ISSP [2012] : Heat Impacts on Occupational Health A Comparison Between Agricultural and Industrial Settings in the Time of Climate Change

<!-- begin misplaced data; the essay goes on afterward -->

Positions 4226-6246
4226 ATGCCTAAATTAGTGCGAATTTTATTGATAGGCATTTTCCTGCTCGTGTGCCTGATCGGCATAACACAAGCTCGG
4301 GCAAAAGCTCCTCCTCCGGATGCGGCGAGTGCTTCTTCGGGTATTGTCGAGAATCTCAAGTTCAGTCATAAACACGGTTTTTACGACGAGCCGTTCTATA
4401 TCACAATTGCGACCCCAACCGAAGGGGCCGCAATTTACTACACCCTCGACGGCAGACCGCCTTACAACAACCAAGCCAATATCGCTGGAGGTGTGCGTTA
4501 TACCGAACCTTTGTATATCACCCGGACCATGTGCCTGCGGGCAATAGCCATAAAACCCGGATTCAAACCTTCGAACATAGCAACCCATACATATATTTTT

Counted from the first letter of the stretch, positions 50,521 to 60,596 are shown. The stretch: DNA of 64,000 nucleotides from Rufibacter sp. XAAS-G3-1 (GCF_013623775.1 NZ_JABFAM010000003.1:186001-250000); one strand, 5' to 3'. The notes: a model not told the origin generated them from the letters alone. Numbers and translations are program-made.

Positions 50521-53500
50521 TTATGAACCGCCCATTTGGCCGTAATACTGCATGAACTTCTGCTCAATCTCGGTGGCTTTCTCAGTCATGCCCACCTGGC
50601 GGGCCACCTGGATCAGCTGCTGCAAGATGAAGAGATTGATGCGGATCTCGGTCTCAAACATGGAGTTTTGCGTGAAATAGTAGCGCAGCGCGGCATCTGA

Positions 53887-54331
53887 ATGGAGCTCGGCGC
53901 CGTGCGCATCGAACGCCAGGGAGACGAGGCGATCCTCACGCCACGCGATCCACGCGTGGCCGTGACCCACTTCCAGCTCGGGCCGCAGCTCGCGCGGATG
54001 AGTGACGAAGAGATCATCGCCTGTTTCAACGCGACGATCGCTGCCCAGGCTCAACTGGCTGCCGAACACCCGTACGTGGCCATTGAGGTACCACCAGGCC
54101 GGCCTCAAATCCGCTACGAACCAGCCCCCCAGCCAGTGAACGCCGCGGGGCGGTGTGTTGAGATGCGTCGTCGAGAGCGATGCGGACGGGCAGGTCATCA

Past studies have shown that workers laboring in dangerously hot climates have the potential to experience detrimental effects to both their health and productivity. In the time of climate change, increasing global temperatures exacerbate this relationship and threaten the welfare of thousands of lower and middle-income workers in tropical developing countries. In collaboration with Thammasat University in Thailand and in contribution to the “High Occupational Temperature: Health and Productivity Suppression” (HOTHAPS) international study, our goal was to evaluate and compare how natural and artificial heat in Pathumthani and Samutprakan provinces affect agricultural and industrial workers using observations, interviews, and Wet Bulb Globe Temperature data. The analysis of our data showed that agricultural workers feel the effects of heat more than industrial workers due to their direct exposure to the natural environment, lack of amenities, and lack of regulated working time. This analysis served as the focus of our recommendations to the workers, foreman/owners, researchers, and influential health and environmental organizations.